Why Does My Breast Milk Change Color?

"Liquid Gold" is something you'll hear quite a lot if you're on the nursing journey. It refers to the golden hue of breast milk produced by Mom and its golden benefits. However, breast milk can also be a rainbow of colors... say whaaat? We're taking the time to dive into whether giving your child breast milk that isn’t that sought-after golden hue is harmful, what's responsible for that color change and what it means. So, if you’re interested in learning more about this colorful topic, keep reading!

What Do Different Colors of Breast Milk Mean?

Breast milk can range in color from a light yellow to a deep blue-green hue. The majority of breast milk colors are completely normal — the color is a reflection of the composition of the milk! One of our favorite mom-resources, Verywell, even shares that breast milk can change colors mid-feeding. (Seems like a superpower to us!)

Light Yellow or Cream

Liquid gold, baby! This is what we’re used to seeing. This is beneficial for older babies who need more nutrients and calories, as it helps them grow properly and stay healthy. The term 'liquid gold' is also used to refer to the colostrum that mom produces the first few days of breastfeeding. 

Green or Blue-Tinged

This typically means that your body is producing foremilk — the thin, watery liquid that is expressed first during feedings — eventually turns a creamy white as the feeding session continues. Foremilk has a blue tint due to the thin nature of the milk without as much fat. The creamy white milk is thicker and contains more 'good' fats for your little one.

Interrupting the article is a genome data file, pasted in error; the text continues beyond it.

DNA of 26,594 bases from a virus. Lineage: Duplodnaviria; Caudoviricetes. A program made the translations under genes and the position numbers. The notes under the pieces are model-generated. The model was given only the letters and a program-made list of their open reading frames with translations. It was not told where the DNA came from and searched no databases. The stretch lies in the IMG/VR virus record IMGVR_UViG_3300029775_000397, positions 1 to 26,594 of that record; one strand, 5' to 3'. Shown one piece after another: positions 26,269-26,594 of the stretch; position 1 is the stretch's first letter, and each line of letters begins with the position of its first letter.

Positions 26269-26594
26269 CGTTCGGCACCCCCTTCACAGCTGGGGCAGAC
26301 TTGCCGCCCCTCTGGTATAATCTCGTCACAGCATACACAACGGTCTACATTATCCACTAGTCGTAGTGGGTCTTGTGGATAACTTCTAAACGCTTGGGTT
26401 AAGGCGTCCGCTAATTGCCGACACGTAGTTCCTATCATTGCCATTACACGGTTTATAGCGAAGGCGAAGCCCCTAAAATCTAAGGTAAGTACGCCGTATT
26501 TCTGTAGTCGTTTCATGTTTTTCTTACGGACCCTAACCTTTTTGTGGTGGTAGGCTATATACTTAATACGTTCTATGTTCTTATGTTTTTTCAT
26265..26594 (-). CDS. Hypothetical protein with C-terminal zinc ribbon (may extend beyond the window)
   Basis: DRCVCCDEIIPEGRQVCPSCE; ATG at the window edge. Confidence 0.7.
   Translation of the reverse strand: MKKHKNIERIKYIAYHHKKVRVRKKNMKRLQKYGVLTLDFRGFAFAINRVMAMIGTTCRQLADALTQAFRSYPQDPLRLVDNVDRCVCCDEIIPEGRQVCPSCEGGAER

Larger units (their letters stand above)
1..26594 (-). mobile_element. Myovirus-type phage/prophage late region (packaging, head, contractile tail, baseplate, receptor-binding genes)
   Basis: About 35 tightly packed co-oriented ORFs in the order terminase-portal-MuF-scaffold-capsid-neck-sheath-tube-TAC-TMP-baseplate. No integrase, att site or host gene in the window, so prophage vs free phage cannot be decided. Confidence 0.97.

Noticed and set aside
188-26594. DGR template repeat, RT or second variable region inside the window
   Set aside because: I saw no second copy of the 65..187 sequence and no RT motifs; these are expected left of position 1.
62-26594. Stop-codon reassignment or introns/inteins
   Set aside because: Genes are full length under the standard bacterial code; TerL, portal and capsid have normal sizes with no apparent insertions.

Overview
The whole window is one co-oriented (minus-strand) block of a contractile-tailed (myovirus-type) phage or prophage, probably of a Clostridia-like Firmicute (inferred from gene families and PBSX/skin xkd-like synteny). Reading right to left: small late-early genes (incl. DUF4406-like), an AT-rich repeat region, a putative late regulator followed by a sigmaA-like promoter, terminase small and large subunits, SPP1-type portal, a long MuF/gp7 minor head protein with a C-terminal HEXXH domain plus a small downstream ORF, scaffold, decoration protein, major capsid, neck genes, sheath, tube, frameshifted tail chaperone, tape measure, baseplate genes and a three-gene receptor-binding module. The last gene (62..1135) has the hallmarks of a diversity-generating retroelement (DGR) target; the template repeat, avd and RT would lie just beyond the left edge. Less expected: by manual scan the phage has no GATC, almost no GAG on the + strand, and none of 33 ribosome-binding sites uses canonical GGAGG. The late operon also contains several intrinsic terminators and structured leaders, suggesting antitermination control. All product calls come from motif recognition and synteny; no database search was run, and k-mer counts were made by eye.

This means the milk contains fatty deposits which are nothing to worry about!

Orange, Brown, or Pink

It's common after the first few days of giving birth for blood to appear in breast milk and is referred to as 'rusty pipe syndrome.' Researchers and doctors appear to believe this is because of the growth of milk-making cells postpartum as the body signals 'We need to feed another human.' This tends to go away within seven days.

What Causes Breast Milk to Change Color?

The color of breast milk can vary due to a range of dietary and hormonal factors. Dietary choices such as foods containing beta-carotene or chlorophyll can affect the color of your milk, and if you’re taking any vitamins or supplements, this too can be a factor. Hormones such as prolactin and oxytocin also play a role in determining the color of your milk.

Is it Harmful to Give my Child Breast Milk that Isn't White?

Nope! While it can be alarming to see different colors of breast milk, it doesn’t mean that the milk itself is unsafe or unhealthy for your little one. Breast milk contains vital nutrients and antibodies that help protect your child from infection and disease, regardless of its color.

However you feed your little one: pumping, breastfeeding, formula-feeding or a combination, Lacsnac breast milk-boosting foods can help you one bite, sip, or spoonful at a time. Contact us with any questions at info@lacsnac.com. Moms help each other, it's what we do.


Lactation Love,



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